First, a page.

PORTLAND, Ore. (KOIN) — Oregon State University gymnast Jade Carey went against the grain a few weeks ago.

“I kind of figured ‘Why not?’ if it’s what’s working for me and what we think is best,” said Carey.

Unlike her counterparts Jordan Chiles and Suni Lee, who have opted to train in private gyms in prepping for the 2024 Olympics, Carey will stay in college and train with her team in Corvallis.

“It’s definitely different than what a lot of people are doing, but I just hope in the end that it can show people that you don’t have to choose a side, and you can do both if you really want to,” said Carey.

Carey’s decision makes sense when you put it into perspective.

The now 22-year-old committed to Oregon State when she was just 14. She then had to defer a year because of the Olympics being moved to 2021 due to COVID-19.

She had to wait so long to experience Oregon State that she now wants to take the experience in fully — and rep it fully as well.

“I’d been looking forward to coming here for so many years before I actually made it, so to represent this school on the biggest stage would be really cool,” said Carey.

Carey admits that she’ll scale back the number of events and competitions she competes in for Oregon State next year to give her body the best shot at the U.S. Olympic Trials, but that doesn’t mean she’s not passionate about another season in an OSU uniform.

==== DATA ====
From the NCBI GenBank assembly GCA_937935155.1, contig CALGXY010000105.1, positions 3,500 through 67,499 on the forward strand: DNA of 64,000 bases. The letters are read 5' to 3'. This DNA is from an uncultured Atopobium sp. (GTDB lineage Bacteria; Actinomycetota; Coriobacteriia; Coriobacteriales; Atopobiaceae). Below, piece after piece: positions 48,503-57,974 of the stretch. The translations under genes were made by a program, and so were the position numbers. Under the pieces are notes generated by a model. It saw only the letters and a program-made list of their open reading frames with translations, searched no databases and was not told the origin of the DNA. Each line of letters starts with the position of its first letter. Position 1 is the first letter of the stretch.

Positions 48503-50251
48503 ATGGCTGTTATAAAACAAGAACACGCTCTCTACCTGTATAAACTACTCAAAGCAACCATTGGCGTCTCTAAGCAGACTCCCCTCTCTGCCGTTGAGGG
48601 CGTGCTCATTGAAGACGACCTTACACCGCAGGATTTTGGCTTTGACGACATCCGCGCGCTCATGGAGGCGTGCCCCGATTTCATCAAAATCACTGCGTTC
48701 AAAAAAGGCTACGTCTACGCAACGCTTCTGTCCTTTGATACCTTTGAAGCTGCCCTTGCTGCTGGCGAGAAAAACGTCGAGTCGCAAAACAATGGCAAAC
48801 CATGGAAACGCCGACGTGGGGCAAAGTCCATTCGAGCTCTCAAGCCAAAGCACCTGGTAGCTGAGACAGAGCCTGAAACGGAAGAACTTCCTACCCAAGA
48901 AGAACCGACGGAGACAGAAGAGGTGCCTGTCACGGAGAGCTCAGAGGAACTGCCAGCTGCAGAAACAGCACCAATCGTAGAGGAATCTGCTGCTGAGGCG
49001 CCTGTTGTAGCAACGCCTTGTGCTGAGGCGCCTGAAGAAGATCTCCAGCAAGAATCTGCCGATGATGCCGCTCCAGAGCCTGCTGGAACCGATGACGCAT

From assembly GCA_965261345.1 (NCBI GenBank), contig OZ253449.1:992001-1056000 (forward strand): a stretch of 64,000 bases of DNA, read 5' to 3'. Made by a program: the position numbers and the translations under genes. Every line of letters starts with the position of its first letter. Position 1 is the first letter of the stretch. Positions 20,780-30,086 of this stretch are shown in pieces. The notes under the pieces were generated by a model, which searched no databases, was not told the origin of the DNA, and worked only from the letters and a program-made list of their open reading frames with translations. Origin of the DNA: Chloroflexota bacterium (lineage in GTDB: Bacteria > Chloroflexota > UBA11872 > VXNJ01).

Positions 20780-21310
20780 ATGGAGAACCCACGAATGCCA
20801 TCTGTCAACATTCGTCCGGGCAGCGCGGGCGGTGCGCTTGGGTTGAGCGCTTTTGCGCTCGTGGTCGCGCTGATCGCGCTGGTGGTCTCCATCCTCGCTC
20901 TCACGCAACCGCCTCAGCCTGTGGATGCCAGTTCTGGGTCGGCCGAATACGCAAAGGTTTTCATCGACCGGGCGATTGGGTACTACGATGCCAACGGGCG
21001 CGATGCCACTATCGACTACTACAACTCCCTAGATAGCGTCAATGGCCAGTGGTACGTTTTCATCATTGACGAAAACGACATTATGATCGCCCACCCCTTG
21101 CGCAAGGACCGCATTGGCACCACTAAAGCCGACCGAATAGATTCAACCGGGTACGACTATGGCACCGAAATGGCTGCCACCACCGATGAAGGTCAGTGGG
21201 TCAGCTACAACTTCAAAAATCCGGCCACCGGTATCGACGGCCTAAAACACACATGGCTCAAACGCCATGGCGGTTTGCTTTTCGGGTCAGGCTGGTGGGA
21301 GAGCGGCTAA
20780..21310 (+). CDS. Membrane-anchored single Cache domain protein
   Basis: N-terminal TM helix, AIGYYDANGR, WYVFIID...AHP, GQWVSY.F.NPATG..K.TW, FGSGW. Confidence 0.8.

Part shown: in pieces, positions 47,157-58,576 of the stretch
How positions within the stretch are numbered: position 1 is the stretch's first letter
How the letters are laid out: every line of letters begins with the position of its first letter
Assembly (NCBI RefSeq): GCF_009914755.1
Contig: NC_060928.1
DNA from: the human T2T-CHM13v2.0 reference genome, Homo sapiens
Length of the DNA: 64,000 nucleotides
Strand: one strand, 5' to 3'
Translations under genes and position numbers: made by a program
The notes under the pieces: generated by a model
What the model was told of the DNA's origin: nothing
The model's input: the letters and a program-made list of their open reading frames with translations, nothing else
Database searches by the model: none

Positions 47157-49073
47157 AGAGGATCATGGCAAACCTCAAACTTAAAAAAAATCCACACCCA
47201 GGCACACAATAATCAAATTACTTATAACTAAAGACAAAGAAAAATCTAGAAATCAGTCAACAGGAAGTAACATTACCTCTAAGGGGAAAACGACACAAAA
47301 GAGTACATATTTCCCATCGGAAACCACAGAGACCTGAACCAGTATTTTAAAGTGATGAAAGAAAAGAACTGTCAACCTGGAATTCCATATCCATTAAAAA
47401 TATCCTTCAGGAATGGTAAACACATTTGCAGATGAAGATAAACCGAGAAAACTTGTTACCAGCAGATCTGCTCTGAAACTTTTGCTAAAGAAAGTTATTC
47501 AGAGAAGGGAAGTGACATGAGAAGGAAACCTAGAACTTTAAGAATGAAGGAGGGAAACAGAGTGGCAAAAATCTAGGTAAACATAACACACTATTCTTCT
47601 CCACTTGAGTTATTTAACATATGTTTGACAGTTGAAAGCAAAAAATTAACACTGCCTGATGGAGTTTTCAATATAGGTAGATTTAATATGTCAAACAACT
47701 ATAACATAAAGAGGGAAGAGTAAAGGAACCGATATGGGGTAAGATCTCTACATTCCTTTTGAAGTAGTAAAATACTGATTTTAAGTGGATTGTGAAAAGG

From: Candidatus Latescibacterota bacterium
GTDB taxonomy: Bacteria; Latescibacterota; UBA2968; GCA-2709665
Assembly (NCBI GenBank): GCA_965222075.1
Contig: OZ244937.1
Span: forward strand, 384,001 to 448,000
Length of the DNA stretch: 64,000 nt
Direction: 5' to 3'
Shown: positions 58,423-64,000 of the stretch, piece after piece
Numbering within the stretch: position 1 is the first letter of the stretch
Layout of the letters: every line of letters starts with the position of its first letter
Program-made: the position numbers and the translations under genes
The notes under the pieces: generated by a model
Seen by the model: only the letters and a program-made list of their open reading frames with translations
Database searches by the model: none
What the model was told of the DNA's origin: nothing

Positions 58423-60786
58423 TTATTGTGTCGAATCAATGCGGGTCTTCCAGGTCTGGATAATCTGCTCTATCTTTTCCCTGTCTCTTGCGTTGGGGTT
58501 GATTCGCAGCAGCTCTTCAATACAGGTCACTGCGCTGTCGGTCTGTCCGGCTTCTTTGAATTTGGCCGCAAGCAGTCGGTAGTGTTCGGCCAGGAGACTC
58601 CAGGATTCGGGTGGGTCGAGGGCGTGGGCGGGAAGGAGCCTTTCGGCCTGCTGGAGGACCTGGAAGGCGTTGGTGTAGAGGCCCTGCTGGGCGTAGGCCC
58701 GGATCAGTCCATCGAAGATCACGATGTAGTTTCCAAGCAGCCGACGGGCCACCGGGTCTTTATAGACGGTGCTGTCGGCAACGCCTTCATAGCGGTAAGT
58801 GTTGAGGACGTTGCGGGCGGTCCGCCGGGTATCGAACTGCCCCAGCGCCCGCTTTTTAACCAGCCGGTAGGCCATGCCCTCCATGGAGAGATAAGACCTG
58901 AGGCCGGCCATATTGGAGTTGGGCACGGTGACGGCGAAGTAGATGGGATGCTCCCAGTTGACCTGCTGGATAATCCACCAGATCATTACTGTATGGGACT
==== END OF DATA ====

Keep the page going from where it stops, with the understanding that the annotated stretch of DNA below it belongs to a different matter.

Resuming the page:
After her squad didn’t make the cut for the NCAA Championships this past season, both she and her teammates are as ready as ever.

“I’m excited for next year, and I know the rest of the girls are too. They’re already in the gym talking about how we could be better, and how we want to get there again next year. That would be really cool to maybe do both next year,” she said of competing at the NCAA Championships and the Olympics.

You can see Jade is certainly not one to limit her dreams.

At 22, she’s considered older in the gymnastics world. She’s using that to fuel her for this next stage in her career in the best way possible.

“I think it shows a lot of younger gymnasts too that you don’t have to cap out at a certain age and if you love it and you’re healthy and doing well, then why not follow your dreams,” said Carey. “I think it would mean a lot to all of us to be able to make it and just show that and inspire all the little girls out there.”